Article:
"What if I want to Muffle and Stoneflesh at the same time?"
"What if I want to do Fire and Frost damage at the same time?"

see what I'm getting at?
#7jag_fanwsu(Topic Creator)Posted 2/11/2013 7:16:29 PM
Yeah but what about the fact that you can summon so many different types of characters in oblivion? Or the fact that you can cast "weakness to" spells instead of drinking a potion etc? I get what you're pointing out, and agree with you somewhat....but this list puts Skyrim to shame.

http://www.uesp.net/wiki/Oblivion:Spells


On another note....the music is a bust. I cant make a decision as to what game has a better ambient soundtrack.
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Sometimes you win, sometimes you learn.
#8Omega_GilgameshPosted 2/11/2013 7:28:05 PM
am0ngth3c1ouds posted...
All the spell effects in Oblivion looked exactly the same. Only difference was varying degrees of magnitude.


This. Other than lightning and drain effects, the only difference between any of the spells is color, like the endings to Mass Effect 3 (HIYOO, I WENT THERE!)

And if you think Oblivion had a lot more spells than Skyrim, look at the spell list for Morrowind. I counted it once, there was something like 135 different spells, and that was BEFORE combining them. Someone once did the math, and found that, with the spell combination mechanic, there was in the range of 165 BILLION possible spells you could make in that game, no joke. That's billion, with a B.

And Daggerfall had a lot of spells you don't see in later games, such as one that lets you walk through walls, and another that answers riddles for you.
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The World's Most Interesting Man: I don't always herp, but when I do, I derp.
#9am0ngth3c1oudsPosted 2/11/2013 7:35:23 PM
jag_fanwsu posted...
Yeah but what about the fact that you can summon so many different types of characters in oblivion? Or the fact that you can cast "weakness to" spells instead of drinking a potion etc? I get what you're pointing out, and agree with you somewhat....but this list puts Skyrim to shame.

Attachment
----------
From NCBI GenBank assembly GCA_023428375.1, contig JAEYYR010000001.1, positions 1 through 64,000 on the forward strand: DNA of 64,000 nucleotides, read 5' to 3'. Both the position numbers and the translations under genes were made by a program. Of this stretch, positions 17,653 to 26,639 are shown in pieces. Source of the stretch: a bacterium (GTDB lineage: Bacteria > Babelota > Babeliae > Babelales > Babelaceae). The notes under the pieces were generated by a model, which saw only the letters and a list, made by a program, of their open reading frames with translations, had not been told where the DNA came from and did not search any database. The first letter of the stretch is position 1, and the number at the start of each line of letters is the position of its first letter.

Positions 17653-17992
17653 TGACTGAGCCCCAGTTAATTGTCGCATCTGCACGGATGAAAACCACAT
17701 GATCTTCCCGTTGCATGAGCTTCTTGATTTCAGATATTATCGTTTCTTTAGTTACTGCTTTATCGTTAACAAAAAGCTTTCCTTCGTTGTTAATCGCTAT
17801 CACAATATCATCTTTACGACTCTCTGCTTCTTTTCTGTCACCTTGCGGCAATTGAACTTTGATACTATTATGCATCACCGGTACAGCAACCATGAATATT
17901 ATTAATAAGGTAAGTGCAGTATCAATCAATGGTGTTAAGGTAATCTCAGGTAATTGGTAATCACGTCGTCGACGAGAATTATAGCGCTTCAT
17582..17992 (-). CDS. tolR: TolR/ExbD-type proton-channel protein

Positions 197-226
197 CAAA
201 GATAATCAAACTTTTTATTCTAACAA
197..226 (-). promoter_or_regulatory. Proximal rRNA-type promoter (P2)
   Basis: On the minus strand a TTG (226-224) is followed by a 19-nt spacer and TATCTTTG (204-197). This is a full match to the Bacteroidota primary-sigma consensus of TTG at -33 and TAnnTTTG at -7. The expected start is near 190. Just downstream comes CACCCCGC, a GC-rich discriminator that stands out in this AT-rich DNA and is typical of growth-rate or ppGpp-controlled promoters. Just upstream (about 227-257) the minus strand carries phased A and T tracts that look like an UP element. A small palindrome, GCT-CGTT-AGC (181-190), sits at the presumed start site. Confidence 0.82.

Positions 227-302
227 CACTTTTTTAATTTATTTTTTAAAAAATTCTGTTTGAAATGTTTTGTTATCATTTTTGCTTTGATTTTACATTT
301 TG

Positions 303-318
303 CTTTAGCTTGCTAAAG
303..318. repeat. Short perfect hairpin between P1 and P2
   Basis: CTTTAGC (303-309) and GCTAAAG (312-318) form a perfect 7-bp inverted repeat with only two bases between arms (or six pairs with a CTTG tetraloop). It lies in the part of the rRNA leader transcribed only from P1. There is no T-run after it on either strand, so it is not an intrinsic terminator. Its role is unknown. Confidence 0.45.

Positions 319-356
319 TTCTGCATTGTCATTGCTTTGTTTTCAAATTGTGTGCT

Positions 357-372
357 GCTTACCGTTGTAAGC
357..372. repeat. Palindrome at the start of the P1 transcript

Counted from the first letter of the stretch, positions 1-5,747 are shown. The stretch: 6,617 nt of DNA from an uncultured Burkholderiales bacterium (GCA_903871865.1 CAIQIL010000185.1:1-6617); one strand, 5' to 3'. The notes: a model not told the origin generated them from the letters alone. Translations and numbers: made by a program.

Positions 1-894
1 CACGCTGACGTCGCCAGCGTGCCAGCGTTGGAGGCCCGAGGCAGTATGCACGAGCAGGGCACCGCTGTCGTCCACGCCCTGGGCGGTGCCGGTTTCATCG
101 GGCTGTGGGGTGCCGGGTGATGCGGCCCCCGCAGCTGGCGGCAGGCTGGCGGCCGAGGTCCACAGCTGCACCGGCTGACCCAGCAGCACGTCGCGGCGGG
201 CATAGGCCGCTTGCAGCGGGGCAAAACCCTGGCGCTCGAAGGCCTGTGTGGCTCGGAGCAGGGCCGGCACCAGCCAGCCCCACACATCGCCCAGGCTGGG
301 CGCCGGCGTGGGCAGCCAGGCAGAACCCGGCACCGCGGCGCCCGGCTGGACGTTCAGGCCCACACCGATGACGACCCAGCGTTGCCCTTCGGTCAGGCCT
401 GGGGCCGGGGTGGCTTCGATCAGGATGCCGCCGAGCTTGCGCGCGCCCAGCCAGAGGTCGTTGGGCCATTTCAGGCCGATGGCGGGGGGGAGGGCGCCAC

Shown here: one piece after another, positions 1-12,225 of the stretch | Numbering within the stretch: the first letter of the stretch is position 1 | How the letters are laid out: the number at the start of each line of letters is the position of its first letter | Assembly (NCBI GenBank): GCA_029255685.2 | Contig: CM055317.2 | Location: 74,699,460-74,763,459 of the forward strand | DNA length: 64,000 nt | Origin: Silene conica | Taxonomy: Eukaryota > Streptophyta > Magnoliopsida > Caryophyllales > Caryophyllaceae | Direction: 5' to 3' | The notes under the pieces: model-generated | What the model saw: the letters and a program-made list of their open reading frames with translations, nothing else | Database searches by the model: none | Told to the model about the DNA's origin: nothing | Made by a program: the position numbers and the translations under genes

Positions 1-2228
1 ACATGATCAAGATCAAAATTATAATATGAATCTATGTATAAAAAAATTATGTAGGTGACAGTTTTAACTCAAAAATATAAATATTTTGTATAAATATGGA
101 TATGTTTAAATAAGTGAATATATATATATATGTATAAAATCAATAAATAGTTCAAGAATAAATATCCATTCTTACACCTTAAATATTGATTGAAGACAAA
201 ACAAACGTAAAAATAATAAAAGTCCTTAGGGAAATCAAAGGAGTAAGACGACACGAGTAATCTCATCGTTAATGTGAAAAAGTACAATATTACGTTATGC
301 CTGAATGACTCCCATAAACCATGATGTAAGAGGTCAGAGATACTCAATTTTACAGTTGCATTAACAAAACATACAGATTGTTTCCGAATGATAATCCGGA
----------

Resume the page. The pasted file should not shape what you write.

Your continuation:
http://www.uesp.net/wiki/Oblivion:Spells


On another note....the music is a bust. I cant make a decision as to what game has a better ambient soundtrack.


I do miss the weakness spells. Dawnguard and Dragonborn both added some new summons, to be fair (three Undead and three Daedric). Plus, in Skyrim you can summon two different Dragons, the ghost of a recently deceased College member, three different Nordic heroes and zombies have been done away with since you can Raise Dead etc NPCs.

Oblivion had more Daedra, which is a plus there.. but all the Undead summons were just upgrades (more powerful skeletons, zombies, etc) of the same model.


Personally I enjoy Skyrim's music better. The main theme, for example, is awesome. Oblivion's sounds like Pirates of the Caribbean
#10am0ngth3c1oudsPosted 2/11/2013 7:37:20 PM
Omega_Gilgamesh posted...
am0ngth3c1ouds posted...
All the spell effects in Oblivion looked exactly the same. Only difference was varying degrees of magnitude.


This. Other than lightning and drain effects, the only difference between any of the spells is color, like the endings to Mass Effect 3 (HIYOO, I WENT THERE!)

And if you think Oblivion had a lot more spells than Skyrim, look at the spell list for Morrowind. I counted it once, there was something like 135 different spells, and that was BEFORE combining them. Someone once did the math, and found that, with the spell combination mechanic, there was in the range of 165 BILLION possible spells you could make in that game, no joke. That's billion, with a B.

And Daggerfall had a lot of spells you don't see in later games, such as one that lets you walk through walls, and another that answers riddles for you.


I particularly miss Levitate. How hard would have been to put a cap on the height or an invisible wall within a certain distance around the closed cell cities? It's been speculated they didn't include it so you couldn't short cut dungeons alternate exits, but most of those doors need a key or are locked from the other side anyway.